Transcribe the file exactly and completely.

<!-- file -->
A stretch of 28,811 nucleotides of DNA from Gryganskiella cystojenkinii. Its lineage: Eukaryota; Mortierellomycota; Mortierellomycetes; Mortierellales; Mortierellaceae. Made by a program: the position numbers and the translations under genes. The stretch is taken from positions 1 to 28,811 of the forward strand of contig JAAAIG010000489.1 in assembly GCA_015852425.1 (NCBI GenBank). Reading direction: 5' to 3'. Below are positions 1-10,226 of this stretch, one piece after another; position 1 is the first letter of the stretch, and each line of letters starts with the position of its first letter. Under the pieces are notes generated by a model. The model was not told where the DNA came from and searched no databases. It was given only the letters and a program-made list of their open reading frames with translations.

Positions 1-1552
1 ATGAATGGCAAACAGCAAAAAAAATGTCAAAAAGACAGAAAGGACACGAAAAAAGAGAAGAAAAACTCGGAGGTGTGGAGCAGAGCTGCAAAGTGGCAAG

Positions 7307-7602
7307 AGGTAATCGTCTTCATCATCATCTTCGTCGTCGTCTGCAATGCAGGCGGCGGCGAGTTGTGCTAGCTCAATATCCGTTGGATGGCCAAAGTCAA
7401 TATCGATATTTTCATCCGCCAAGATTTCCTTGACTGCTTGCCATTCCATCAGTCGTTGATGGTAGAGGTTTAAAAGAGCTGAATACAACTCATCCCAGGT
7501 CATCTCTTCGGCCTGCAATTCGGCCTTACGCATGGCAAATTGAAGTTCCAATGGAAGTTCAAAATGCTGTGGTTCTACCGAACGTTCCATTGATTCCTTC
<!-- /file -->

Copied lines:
A stretch of 28,811 nucleotides of DNA from Gryganskiella cystojenkinii. Its lineage: Eukaryota; Mortierellomycota; Mortierellomycetes; Mortierellales; Mortierellaceae. Made by a program: the position numbers and the translations under genes. The stretch is taken from positions 1 to 28,811 of the forward strand of contig JAAAIG010000489.1 in assembly GCA_015852425.1 (NCBI GenBank). Reading direction: 5' to 3'. Below are positions 1-10,226 of this stretch, one piece after another; position 1 is the first letter of the stretch, and each line of letters starts with the position of its first letter. Under the pieces are notes generated by a model. The model was not told where the DNA came from and searched no databases. It was given only the letters and a program-made list of their open reading frames with translations.

Positions 1-1552
1 ATGAATGGCAAACAGCAAAAAAAATGTCAAAAAGACAGAAAGGACACGAAAAAAGAGAAGAAAAACTCGGAGGTGTGGAGCAGAGCTGCAAAGTGGCAAG

Positions 7307-7602
7307 AGGTAATCGTCTTCATCATCATCTTCGTCGTCGTCTGCAATGCAGGCGGCGGCGAGTTGTGCTAGCTCAATATCCGTTGGATGGCCAAAGTCAA
7401 TATCGATATTTTCATCCGCCAAGATTTCCTTGACTGCTTGCCATTCCATCAGTCGTTGATGGTAGAGGTTTAAAAGAGCTGAATACAACTCATCCCAGGT
7501 CATCTCTTCGGCCTGCAATTCGGCCTTACGCATGGCAAATTGAAGTTCCAATGGAAGTTCAAAATGCTGTGGTTCTACCGAACGTTCCATTGATTCCTTC